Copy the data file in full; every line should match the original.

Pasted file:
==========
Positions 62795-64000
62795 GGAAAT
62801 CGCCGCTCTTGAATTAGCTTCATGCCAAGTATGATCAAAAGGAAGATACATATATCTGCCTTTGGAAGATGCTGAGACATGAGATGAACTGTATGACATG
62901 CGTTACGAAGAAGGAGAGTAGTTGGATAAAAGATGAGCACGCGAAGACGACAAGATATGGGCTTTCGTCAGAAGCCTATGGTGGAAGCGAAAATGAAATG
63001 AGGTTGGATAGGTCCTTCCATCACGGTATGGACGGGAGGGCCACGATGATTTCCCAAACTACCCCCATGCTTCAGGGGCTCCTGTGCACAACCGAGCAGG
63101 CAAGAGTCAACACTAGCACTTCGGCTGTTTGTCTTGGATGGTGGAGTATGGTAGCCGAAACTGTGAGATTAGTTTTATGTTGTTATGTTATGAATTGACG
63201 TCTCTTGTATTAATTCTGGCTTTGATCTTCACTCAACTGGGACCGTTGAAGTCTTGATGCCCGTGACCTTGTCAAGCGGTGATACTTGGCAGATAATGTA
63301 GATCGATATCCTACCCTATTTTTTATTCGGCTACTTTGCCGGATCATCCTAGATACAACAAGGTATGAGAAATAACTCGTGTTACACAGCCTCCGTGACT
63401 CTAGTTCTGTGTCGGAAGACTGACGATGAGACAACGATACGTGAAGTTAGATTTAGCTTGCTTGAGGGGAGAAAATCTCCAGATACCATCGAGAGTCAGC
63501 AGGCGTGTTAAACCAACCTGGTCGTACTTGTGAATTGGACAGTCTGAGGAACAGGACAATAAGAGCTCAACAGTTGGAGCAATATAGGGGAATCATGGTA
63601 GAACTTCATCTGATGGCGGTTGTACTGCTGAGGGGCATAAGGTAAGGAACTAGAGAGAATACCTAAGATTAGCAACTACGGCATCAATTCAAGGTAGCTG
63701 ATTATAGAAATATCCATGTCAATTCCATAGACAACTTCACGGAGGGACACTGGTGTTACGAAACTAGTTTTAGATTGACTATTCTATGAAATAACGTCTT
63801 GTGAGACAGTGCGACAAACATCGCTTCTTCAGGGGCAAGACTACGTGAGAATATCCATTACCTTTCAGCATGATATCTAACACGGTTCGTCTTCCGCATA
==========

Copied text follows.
Positions 62795-64000
62795 GGAAAT
62801 CGCCGCTCTTGAATTAGCTTCATGCCAAGTATGATCAAAAGGAAGATACATATATCTGCCTTTGGAAGATGCTGAGACATGAGATGAACTGTATGACATG
62901 CGTTACGAAGAAGGAGAGTAGTTGGATAAAAGATGAGCACGCGAAGACGACAAGATATGGGCTTTCGTCAGAAGCCTATGGTGGAAGCGAAAATGAAATG
63001 AGGTTGGATAGGTCCTTCCATCACGGTATGGACGGGAGGGCCACGATGATTTCCCAAACTACCCCCATGCTTCAGGGGCTCCTGTGCACAACCGAGCAGG
63101 CAAGAGTCAACACTAGCACTTCGGCTGTTTGTCTTGGATGGTGGAGTATGGTAGCCGAAACTGTGAGATTAGTTTTATGTTGTTATGTTATGAATTGACG
63201 TCTCTTGTATTAATTCTGGCTTTGATCTTCACTCAACTGGGACCGTTGAAGTCTTGATGCCCGTGACCTTGTCAAGCGGTGATACTTGGCAGATAATGTA
63301 GATCGATATCCTACCCTATTTTTTATTCGGCTACTTTGCCGGATCATCCTAGATACAACAAGGTATGAGAAATAACTCGTGTTACACAGCCTCCGTGACT
63401 CTAGTTCTGTGTCGGAAGACTGACGATGAGACAACGATACGTGAAGTTAGATTTAGCTTGCTTGAGGGGAGAAAATCTCCAGATACCATCGAGAGTCAGC
63501 AGGCGTGTTAAACCAACCTGGTCGTACTTGTGAATTGGACAGTCTGAGGAACAGGACAATAAGAGCTCAACAGTTGGAGCAATATAGGGGAATCATGGTA
63601 GAACTTCATCTGATGGCGGTTGTACTGCTGAGGGGCATAAGGTAAGGAACTAGAGAGAATACCTAAGATTAGCAACTACGGCATCAATTCAAGGTAGCTG
63701 ATTATAGAAATATCCATGTCAATTCCATAGACAACTTCACGGAGGGACACTGGTGTTACGAAACTAGTTTTAGATTGACTATTCTATGAAATAACGTCTT
63801 GTGAGACAGTGCGACAAACATCGCTTCTTCAGGGGCAAGACTACGTGAGAATATCCATTACCTTTCAGCATGATATCTAACACGGTTCGTCTTCCGCATA